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I'm usually a Linux command prompt user, now I'm using Windows 10 on my laptop instead, I know... poor choice. So I'm using Cygwin as my terminal on windows, the only problem is when I started it for the first time, it initializes in a directory I don't recognize

![Cygwin upon start]1

I would like to be able to navigate to my Documents and Desktop folders to access where my code files are stored. Below is another screencap of what I see after using 'ls' and 'cd ..' commands.

enter image description here

I've spent far too much time navigating all these directories visible, and I can't seem to find where my files are located in the system. So how do I find them? How can I set Cygwin to always start in the proper directory?

Thanks.

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Cygwin creates a POSIX-like file system layout inside the install directory (normally C:\cygwin), and thats what's mounted as / inside Cygwin.

The "real" Windows file system is mounted as /cygdrive, so /cygdrive/c/cygwin is a recursive directory that has the same contents as / (if that helps visualize the relationship).

Your Windows user home directory (not to be confused with the Cygwin directory inside C:\cygwin\home\USERNAME) is located in /cygdrive/c/Users/USERNAME. If you wanted you could add the following to the bottom of your ~/.bashrc file:

cd "/cygdrive/c/Users/$USER"

To start your shell in your Windows user directory. Personally, I find in practice I rarely actually need to end up in Windows-land while working in Cygwin, but to each their own.

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The cleanest solution would be to change the C:\cygwin\etc\nsswitch.conf file in the following way:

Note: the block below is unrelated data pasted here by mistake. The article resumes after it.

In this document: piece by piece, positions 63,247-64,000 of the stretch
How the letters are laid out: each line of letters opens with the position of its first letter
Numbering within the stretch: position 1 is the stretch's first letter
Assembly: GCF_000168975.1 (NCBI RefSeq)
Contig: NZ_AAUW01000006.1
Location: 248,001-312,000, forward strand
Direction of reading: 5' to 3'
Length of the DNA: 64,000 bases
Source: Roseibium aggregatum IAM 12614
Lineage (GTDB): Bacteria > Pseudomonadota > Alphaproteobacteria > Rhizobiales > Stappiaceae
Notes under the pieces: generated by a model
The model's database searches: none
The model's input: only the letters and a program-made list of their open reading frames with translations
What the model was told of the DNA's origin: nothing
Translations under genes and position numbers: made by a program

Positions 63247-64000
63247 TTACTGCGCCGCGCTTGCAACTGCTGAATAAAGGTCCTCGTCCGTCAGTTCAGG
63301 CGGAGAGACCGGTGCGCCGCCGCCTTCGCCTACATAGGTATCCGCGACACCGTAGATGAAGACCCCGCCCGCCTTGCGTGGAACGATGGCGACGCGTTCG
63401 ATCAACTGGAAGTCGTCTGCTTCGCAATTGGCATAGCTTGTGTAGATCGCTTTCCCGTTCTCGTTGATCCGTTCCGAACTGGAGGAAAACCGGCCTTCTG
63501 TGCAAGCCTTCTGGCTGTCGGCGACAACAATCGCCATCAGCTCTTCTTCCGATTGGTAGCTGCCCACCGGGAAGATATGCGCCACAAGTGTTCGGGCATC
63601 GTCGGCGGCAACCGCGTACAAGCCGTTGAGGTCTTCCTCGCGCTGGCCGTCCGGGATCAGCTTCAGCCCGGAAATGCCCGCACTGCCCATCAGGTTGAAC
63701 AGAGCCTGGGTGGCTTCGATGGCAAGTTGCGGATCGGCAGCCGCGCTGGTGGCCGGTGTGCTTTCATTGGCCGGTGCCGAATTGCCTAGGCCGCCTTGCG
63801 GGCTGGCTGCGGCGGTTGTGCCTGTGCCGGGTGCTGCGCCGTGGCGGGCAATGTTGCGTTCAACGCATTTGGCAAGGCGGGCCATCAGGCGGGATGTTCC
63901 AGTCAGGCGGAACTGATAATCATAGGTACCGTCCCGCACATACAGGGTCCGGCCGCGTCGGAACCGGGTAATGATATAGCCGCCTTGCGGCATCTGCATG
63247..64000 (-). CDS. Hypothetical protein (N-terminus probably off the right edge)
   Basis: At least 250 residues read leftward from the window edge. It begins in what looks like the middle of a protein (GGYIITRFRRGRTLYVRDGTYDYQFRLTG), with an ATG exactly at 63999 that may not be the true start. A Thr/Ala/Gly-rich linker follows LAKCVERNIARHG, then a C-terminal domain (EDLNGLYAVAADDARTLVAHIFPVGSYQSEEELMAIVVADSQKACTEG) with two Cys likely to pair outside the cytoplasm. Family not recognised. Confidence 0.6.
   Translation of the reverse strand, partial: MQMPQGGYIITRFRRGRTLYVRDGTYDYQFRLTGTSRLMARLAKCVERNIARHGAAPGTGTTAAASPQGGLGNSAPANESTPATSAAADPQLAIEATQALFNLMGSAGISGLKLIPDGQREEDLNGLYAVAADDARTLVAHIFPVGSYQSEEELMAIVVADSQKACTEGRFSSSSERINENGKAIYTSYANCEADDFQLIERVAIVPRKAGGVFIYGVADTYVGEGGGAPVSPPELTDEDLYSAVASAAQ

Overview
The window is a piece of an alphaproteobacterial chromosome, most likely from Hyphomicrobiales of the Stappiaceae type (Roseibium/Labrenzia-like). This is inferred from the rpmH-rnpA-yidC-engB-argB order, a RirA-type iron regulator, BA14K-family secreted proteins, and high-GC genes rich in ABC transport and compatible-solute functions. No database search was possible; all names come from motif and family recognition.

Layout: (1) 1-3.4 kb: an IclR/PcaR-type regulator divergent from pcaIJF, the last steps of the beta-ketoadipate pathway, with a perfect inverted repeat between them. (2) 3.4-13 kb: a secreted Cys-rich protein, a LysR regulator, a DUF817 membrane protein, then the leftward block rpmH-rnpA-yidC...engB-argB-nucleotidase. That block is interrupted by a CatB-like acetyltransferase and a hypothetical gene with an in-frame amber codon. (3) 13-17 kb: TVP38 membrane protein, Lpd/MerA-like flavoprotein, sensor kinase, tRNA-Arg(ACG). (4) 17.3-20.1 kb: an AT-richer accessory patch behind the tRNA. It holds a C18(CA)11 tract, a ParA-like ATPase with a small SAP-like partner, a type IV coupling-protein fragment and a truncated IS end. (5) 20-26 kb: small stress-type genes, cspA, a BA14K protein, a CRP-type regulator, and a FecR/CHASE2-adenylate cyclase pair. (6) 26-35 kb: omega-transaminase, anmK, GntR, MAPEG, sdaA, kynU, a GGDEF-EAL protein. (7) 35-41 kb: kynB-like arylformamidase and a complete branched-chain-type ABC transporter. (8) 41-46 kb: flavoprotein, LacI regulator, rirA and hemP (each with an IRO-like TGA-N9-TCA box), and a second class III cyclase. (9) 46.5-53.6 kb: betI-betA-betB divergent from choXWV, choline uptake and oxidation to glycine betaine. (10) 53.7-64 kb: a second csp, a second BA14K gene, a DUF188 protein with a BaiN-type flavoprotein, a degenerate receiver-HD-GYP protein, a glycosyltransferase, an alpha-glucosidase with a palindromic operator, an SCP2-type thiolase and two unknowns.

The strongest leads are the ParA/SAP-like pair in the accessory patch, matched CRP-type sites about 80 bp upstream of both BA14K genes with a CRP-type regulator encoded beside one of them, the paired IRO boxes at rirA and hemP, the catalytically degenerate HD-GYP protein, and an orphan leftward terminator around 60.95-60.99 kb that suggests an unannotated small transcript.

The %H variable represents the Windows home directory in POSIX style, so add it to the db_home: line and uncomment the line.

Example:

# /etc/nsswitch.conf
#
#    This file is read once by the first process in a Cygwin process tree.
#    To pick up changes, restart all Cygwin processes.  For a description
#    see https://cygwin.com/cygwin-ug-net/ntsec.html#ntsec-mapping-nsswitch    
# Defaults:
# passwd:   files db
# group:    files db
# db_enum:  cache builtin
db_home: /%H/home
# db_shell: /bin/bash
# db_gecos: <empty>

See this answer for more information on how to change Cygwin's defaults by editing the /etc/nsswitch.conf file.

More info: the root directory / is c:\cygwin (or c:\cygwin64 on a 64-bit installation) by default, so everything exists under there. Changing the setting above will make a symlink in c:\cygwin\home corresponding to your profile directory in Windows, usually c:\Users\<username> referenced by the environmental variable %userprofile%.

Edit: The last sentence isn't correct. What actually happens is that your home directory will change to /cygdrive/c/Users/<username>

One last useful tip: if you want to verify which directory you're in, relative to Windows' directory structure, you can run the following at the cygwin prompt: explorer.exe .

(Note the .) This opens up an explorer window in your current directory.

I think the simplest answer to your question is that you can navigate to any directory on any drive (i.e. C:, D:, etc) by replacing the drive letter with /cygdrive/<letter> (i.e. C:\ can be accessed at /cygdrive/c)

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